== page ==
The Windmill International
After having a drink in front of the much needed warmth of The Lyric Pub fireplace, we headed down to Shaftesbury Street and took a left towards Chinatown and Covent Gardens. This part of the West End is much like Broadway in New York city. There is a Best Western on Shaftesbury that has been a topic of much conversation among my fellow expats. Some say it is good and some say it is bad…I will make a point to check this out on a future trip.
All along both sides of the street were first tier production and nice restaurants. As expected, there are plenty of souvenir shops but the largest and cleanest was Cool Britannia. Everything has the Union Jack on it, including the full sized Mini Cooper and these little rubber duckys. And you can find Big Ben and snow globes of all shapes and sizes.
Cool Britannia Shop SOHO District London
- Big Bens and Snow Globes of London
Now that our friends had purchased the requisite souvenirs, we headed east towards Chinatown.
I really think International Town would be a better name because there were establishments from France, Japan, Belgium, etc.
Chinatown in London
The souvenir shops in this area were much smaller and less expensive. If you didn’t want a pair of Union Jack knickers, you could always spend your $20 on some acupuncture or a foot massage at one of the massage kiosks. It is rumored that real Chinatown is on some specific alleyways in the area. Maybe I will check those out with my Chinese friends soon.
If you wanted to splurge you could visit Opium Cocktail & Dim Sum Parlor for a special drink at the not so low, low price of $20.
OPIUM COCKTAIL NO.1
APPLETON VX RUM + WRAY & NEPHEW RUM + ABSINTHE + MANDARIN JUICE + LIME JUICE + KAFFIR LIME SYRUP + CITRUS BITTERS + GINSENG CAPSULE SHAKEN + SERVED BUBBLING
Opium will be on our hit list for Chinese New Year in London, starting February 10, 2013, but we skipped it on this trip.
We were headed towards Covent Gardens to see what types of street performers come out in the snow but we decided to stop in for a pint at De Hems. It is just behind Crispins at Shaftesbury and Dean St. It is a very comfortable, traditional pub and it’s fairly large so it can handle the crowds once theatre is let out. The general rule is that kids under 16 are allowed in pubs until 8:00 or 9:00 pm so there was no problem with taking teenagers in with us.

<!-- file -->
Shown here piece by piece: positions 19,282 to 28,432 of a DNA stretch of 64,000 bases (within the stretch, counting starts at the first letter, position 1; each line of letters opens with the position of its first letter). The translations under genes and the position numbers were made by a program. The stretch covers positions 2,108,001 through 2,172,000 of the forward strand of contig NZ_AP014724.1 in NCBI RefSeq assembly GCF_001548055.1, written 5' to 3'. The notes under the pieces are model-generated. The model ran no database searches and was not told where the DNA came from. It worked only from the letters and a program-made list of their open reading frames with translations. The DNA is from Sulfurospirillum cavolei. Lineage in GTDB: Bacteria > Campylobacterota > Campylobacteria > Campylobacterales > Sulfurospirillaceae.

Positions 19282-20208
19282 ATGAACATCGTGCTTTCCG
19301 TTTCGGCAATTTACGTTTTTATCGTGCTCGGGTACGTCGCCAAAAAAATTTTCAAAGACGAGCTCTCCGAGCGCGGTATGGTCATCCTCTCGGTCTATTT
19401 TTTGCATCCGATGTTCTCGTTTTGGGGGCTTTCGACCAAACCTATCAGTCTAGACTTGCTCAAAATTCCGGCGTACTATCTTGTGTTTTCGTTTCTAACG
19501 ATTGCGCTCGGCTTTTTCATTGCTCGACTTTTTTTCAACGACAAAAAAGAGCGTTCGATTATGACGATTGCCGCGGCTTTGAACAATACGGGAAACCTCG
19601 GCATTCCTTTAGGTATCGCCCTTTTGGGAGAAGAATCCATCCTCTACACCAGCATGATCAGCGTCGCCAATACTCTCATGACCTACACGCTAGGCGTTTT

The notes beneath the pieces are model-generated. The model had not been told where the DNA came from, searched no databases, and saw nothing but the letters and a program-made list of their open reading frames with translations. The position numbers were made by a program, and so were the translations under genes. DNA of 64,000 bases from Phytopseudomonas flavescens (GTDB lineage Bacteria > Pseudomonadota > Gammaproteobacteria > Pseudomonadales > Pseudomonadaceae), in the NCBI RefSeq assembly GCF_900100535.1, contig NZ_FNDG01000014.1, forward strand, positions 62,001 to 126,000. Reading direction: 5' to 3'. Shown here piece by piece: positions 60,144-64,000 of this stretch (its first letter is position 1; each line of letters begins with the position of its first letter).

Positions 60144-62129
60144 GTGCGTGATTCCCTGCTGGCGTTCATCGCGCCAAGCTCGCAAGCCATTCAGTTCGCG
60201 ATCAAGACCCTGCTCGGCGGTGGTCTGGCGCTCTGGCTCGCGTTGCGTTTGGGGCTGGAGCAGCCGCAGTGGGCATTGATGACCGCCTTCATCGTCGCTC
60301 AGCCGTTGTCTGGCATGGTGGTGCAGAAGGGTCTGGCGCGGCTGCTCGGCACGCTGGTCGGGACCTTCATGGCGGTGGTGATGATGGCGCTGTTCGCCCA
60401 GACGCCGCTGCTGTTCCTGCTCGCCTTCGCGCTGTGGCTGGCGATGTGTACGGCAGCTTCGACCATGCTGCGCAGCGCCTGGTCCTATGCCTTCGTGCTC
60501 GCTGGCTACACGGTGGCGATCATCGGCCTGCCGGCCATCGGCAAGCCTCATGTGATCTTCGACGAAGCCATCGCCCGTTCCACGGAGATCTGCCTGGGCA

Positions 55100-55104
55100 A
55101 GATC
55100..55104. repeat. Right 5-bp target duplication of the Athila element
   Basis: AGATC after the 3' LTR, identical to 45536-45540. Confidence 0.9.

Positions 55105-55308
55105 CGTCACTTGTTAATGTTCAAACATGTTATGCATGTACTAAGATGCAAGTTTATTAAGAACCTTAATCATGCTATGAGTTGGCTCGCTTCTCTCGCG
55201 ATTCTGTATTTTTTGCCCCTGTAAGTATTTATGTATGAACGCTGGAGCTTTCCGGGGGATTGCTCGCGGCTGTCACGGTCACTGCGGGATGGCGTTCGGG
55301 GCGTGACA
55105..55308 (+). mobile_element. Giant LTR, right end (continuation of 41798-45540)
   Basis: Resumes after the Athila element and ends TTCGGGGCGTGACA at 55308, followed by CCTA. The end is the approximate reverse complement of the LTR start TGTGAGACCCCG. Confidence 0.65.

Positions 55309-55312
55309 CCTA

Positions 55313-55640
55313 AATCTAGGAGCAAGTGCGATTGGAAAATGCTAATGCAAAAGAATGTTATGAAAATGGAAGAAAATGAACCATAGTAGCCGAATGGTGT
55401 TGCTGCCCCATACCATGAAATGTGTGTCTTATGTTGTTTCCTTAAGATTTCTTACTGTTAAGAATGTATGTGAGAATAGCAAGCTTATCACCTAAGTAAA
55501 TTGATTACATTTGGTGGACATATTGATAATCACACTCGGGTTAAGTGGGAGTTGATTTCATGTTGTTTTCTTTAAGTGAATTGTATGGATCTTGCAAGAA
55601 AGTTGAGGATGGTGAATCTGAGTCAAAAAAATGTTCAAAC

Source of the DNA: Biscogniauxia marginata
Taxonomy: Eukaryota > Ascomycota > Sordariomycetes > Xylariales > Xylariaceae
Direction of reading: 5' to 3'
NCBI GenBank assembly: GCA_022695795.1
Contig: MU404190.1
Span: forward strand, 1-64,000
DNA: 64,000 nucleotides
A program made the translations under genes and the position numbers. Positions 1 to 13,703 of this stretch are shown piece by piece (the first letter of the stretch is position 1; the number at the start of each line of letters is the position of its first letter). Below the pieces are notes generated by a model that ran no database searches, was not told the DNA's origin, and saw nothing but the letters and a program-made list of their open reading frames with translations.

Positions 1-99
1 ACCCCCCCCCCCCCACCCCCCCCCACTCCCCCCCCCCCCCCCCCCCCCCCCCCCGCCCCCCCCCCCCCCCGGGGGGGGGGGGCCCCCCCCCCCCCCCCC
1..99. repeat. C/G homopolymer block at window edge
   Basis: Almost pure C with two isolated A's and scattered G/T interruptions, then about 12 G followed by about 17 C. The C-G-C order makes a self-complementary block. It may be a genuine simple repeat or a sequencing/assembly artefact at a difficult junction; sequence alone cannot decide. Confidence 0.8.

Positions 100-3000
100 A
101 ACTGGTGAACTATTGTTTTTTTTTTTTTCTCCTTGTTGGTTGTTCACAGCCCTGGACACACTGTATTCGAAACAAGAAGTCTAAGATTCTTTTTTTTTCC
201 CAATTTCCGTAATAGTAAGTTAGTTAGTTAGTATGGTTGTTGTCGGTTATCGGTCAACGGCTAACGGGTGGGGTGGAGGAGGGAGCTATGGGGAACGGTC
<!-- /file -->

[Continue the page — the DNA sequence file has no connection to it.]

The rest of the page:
After a pint we headed towards The Palace Theatre, where Singing with the Rain is playing and then onto Seven Dials for another pint at a pub called The Crown. The Crown is smaller and feels more like a local pub and not so touristy.
Singing in the Rain – Palace Theatre in London
By this point we were pinted out and it was time to head back to Newmarket. We went to Covent Station, having never actually made it to Covent Gardens, and we tubed it back to London King’s Cross. Someone grabbed a bottle of wine and we boarded the 50 minute train to Cambridge. We snacked on what was left of a pasty from earlier in the day, shared the bottle of wine and arrived back out our house by 11:00pm.
Had it not been for a sit down dinner and more than our fair share of pints and wine, we would have had a near Free trip to London, and no hangover the next morning.
Even with the drinks added in, we figured we spent $10 on trains, $30 on food and another $30 on drinks. All things considered, $70 for an entire day in London isn’t too bad. We had a great time and if we had really wanted to save money we could have easily packed a backpack full of sandwiches, grabbed a pint along the way and it would have been London for under $20 a day.
We still have sooooo much to see in London!